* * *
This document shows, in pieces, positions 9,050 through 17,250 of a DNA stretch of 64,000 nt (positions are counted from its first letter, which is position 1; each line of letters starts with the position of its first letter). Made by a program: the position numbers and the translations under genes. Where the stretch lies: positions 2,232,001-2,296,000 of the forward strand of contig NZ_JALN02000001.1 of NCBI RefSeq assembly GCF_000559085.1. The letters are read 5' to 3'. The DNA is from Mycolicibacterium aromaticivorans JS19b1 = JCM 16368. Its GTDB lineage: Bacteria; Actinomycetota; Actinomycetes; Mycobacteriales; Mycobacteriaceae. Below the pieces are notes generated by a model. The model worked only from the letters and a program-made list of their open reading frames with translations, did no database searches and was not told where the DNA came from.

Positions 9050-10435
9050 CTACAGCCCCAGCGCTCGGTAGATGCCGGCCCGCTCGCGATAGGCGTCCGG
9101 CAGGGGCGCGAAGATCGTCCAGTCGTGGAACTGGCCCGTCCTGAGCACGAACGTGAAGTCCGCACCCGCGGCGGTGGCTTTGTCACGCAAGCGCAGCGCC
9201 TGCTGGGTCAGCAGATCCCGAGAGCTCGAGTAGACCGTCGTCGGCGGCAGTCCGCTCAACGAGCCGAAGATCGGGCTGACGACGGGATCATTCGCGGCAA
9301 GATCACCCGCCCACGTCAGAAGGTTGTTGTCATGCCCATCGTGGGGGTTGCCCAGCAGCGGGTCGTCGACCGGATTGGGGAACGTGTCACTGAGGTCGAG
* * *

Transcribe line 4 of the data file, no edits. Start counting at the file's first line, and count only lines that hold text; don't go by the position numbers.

9101 CAGGGGCGCGAAGATCGTCCAGTCGTGGAACTGGCCCGTCCTGAGCACGAACGTGAAGTCCGCACCCGCGGCGGTGGCTTTGTCACGCAAGCGCAGCGCC